“I’m not going to lie, the lion’s share of General Hydroponics business in North America is cannabis growers,” he said. “I’m not going to pretend otherwise.”
If AeroGrow were to start catering to growers of the “high-value crop” of marijuana, it would take some tweaks of the AeroGarden’s technology, Hagedorn said. AeroGrow’s Wolfe, when addressing this topic, said that his company is developing larger AeroGardens that can produce bigger harvests.
“Our mission is to make the world’s best smart indoor gardens,” Wolfe wrote. “We’re in development of several new products designed to grow bigger crops and harvests than ever. We’ll leave it to our customers what they might want to grow with this new generation of AeroGardens.”
In a long-term view, Hagedorn said he’s excited about the potential that these hydroponic systems could have in providing sustenance in places where the local food supply is unreliable or the land isn’t suitable for growing food.
Big money, big influence
It makes sense that Scotts would want to augment its growth by expanding into other areas such as organics and hydroponics, said Raymond James’ Altobello.
The cannabis industry’s role in the latter may generate some snickers on Wall Street, but legalization is happening across the country, he said.
“I think it’s a matter of time before you see more states legalize it,” he said. “And (Scotts wants) to be able to supply that industry with growing media.”
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Jim and Chris Hagedorn’s desires to jump into the ancillary side of the booming cannabis industry were met with skepticism from Scotts’ board of directors, said Harrison Phillips, an analyst with Viridian Capital Advisors, a New York-based financial advisory firm in the cannabis industry.
Ultimately though, money talks.
“They’re hunting for growth, and their investors are looking for growth,” he said.
If the efforts prove to be financially successful, they may ultimately lower the risk tolerance not only for Scotts but also for other large firms that are sitting on the sidelines for now, said Scott Greiper, Viridian’s president.
Greiper said that “other than Scotts, there have been no substantially large” companies making a move into the market to-date. “The emergence of the large-scale, very well-capitalized acquirer is critical to bring more institutional private equity, more professional investors in this space.”
An additional factor noted by Greiper is the “emergence of the exit” — a means such as an acquisition or a public offering, which would allow investors to capitalize on their financial ventures.
The obvious entrants and potential acquirers in the cannabis industry, Greiper said, include pharmaceutical companies, traditional commodity growers such as tobacco, agrochemical firms such as Monsanto, liquor companies interested in buying infused products brands and then software companies across all aspects of the industry.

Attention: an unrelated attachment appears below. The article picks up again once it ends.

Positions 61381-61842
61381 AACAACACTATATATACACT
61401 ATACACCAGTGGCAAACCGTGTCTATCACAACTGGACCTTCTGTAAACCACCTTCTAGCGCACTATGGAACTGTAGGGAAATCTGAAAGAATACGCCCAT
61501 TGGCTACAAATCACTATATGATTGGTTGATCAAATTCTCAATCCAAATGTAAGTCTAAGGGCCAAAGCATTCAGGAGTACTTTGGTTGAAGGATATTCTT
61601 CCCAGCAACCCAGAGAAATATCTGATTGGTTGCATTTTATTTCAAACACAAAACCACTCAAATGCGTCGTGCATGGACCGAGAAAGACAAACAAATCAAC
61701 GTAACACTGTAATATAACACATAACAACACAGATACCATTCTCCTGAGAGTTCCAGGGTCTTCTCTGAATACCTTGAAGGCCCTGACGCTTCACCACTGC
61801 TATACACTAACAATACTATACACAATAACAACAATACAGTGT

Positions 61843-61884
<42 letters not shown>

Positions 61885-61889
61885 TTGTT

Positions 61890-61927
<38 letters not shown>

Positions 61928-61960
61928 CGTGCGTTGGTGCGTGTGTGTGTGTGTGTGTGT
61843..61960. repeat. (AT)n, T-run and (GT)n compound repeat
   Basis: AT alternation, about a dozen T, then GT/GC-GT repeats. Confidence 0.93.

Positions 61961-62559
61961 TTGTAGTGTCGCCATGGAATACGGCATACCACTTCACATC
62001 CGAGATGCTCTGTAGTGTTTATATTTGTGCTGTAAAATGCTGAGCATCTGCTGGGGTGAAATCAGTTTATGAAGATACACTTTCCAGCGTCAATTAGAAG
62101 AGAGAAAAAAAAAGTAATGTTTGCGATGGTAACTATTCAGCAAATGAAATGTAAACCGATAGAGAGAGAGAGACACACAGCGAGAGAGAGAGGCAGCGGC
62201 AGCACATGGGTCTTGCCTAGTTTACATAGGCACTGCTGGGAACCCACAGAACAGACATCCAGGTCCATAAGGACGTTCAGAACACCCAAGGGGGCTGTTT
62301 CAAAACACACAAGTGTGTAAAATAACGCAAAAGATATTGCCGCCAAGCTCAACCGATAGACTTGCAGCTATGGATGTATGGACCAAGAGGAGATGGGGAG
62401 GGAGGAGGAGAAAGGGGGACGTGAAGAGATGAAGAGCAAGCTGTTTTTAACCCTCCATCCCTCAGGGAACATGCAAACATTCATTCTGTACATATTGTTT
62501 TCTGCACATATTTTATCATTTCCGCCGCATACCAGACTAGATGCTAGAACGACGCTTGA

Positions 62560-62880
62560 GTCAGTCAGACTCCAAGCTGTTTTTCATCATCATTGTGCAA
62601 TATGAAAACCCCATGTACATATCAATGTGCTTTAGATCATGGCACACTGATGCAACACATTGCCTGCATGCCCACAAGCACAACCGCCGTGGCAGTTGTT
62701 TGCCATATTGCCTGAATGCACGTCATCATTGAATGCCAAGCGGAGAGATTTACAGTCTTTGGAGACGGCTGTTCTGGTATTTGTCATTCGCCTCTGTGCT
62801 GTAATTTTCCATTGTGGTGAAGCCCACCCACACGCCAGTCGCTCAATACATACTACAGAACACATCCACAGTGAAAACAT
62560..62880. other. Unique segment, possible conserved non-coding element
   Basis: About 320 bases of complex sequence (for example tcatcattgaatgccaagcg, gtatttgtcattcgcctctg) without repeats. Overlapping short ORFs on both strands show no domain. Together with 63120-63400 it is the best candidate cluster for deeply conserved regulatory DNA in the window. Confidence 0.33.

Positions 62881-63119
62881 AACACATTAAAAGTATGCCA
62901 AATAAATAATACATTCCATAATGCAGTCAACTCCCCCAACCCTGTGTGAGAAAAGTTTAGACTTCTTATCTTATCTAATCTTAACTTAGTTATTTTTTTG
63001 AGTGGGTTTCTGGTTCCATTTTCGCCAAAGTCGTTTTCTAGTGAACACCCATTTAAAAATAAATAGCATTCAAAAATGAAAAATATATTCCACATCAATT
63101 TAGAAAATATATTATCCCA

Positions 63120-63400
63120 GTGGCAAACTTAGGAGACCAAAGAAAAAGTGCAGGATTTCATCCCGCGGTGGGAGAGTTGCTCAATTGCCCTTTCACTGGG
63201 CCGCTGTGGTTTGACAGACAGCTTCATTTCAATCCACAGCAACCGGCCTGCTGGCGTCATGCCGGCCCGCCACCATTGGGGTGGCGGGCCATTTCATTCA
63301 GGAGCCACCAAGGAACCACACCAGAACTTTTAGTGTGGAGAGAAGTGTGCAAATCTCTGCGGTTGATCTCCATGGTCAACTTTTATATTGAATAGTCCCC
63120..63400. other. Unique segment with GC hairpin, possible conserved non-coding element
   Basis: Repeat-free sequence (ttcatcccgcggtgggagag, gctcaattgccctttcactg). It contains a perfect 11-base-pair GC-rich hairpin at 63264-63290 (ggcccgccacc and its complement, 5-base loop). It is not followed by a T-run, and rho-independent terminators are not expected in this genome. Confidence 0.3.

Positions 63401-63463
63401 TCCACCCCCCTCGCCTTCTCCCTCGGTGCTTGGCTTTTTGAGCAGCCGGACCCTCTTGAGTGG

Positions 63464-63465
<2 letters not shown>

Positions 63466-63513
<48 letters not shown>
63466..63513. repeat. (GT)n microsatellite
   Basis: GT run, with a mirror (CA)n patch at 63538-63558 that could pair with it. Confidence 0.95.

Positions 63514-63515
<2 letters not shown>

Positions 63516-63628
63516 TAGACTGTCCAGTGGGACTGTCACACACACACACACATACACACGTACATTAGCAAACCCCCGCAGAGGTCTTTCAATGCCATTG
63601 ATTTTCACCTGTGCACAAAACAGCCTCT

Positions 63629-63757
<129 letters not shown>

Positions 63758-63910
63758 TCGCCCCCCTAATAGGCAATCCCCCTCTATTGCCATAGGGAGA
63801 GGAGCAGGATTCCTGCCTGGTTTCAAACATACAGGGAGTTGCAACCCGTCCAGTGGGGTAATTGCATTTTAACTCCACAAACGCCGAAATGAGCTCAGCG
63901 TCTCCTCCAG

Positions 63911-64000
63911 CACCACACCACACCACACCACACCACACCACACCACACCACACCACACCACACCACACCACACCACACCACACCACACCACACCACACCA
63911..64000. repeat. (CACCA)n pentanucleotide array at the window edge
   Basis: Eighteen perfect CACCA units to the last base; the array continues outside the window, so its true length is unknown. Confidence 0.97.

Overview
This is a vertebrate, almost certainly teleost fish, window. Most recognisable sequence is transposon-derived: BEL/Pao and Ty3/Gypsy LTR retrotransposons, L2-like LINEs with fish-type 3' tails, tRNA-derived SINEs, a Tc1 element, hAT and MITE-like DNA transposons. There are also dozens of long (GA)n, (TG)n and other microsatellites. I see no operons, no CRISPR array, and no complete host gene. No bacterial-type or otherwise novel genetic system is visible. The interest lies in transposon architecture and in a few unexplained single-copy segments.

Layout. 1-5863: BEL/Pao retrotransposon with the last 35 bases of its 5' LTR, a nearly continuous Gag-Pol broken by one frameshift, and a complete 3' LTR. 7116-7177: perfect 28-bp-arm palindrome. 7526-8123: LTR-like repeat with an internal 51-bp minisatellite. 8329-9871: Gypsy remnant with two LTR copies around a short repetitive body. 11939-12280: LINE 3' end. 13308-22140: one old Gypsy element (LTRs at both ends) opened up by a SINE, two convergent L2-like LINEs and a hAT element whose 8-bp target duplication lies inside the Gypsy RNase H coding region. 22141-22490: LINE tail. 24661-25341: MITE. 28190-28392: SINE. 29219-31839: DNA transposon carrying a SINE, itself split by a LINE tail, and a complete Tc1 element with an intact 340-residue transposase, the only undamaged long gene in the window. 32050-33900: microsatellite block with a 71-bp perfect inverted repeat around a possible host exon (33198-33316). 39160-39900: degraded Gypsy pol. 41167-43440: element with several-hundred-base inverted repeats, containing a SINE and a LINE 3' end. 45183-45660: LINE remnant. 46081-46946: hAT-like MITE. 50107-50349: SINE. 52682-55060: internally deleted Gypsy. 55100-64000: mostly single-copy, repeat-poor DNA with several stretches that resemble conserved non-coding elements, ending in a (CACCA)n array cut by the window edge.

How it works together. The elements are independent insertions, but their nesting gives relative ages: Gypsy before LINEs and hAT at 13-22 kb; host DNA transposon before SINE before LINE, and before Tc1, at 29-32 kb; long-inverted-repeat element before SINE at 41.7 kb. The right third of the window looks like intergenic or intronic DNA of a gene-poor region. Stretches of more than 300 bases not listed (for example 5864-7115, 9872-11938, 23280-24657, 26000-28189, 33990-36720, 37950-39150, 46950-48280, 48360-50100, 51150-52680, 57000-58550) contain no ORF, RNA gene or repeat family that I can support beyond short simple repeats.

Earlier this year, Microsoft Corp. entered into a partnership with Kind Financial, a seed-to-sale services provider in the industry.
Most large companies are holding back as marijuana remains federally illegal, but also because the industry is just over $5 billion in sales, he said. Noting the former, Greiper said that Scotts’ board has been reticent about Jim Hagedorn’s ideas related to genetically modified cannabis as that would move the company beyond just an ancillary capacity.
The emergence of Scotts, let alone the potential other companies in Greiper’s list above, has caused some queasiness in the industry, said Michael Bologna, founder and CEO of Green Lion Partners, a Denver-based company that works closely with startups in cannabis. The firm founded Natural Order Supply, a distributor of supply-chain products such as HVACs, recurring consumables and nutrient lines.
Various message boards dedicated to hydroponics include threads about the fears and potential consequences of moves made by Scotts, a firm that partners with Monsanto Co.
“The pushback is the reputational risk that Scotts brings to the table with (its) relationship with Monsanto and (Scotts’) history of selling chemical-based, environmentally damaging products,” Bologna said.
Not all garden companies are concerned about the emergence of a deep-pocketed competitor.
John-Paul Maxfield, founder of Denver-based Waste Farmers, has positioned his B Corporation as the “Whole Foods to the Cargills and Monsantos” of the agriculture industry, with an eye on having a positive influence on the community and environment. Waste Farmers’ natural and organic Batch:64 line of soils are marketed to who Maxfield views as the “new breed of farmer”: the legal, professional cannabis grower.
“They don’t know this farmer, and acquisitions aren’t going to help them know it,” Maxfield said of Scotts. “There’s no concern on that end.”
Maxfield’s optimism is boosted by the 100 percent annual sales growth his company has recorded and the initial traction gained by the Organic Cannabis Association, an organization he co-founded. The OCA’s mission is to develop organic standards for the production of legal marijuana, he said.
Maxfield, noting Scotts’ partnership with Monsanto, argues that Hawthorne Gardening has a financial disincentive to push an organic and sustainable system like Waste Farmers is promoting.
“There always needs to be a David and Goliath,” he said. “For (Jim Hagedorn) and his generation, that line of thinking makes sense. I think it’s a reflection of being out of touch with where the market is going. From a competitive perspective, I’m thrilled that they’re of that mind-set, because it means they’re going to lose in the end; from a practical perspective, I think that disruption happens at the fringes.”
Chris Hagedorn is well aware of the rebuke Scotts and Hawthorne have received. The negative reaction “bums me out,” Hagedorn said.
“I get it, I totally get it,” he said. “At Hawthorne, we really do try to think of ourselves and we feel like a small business. But I know we’re a subsidiary of Scotts … We’re not going to pull the wool over their eyes.”
Hagedorn said he hopes that the opposition within the industry will warm up to Hawthorne in the years to come and closely watch how the company behaves within the industry.
“I hope they’ve seen that we aren’t the bogeyman that they thought we were,” he said.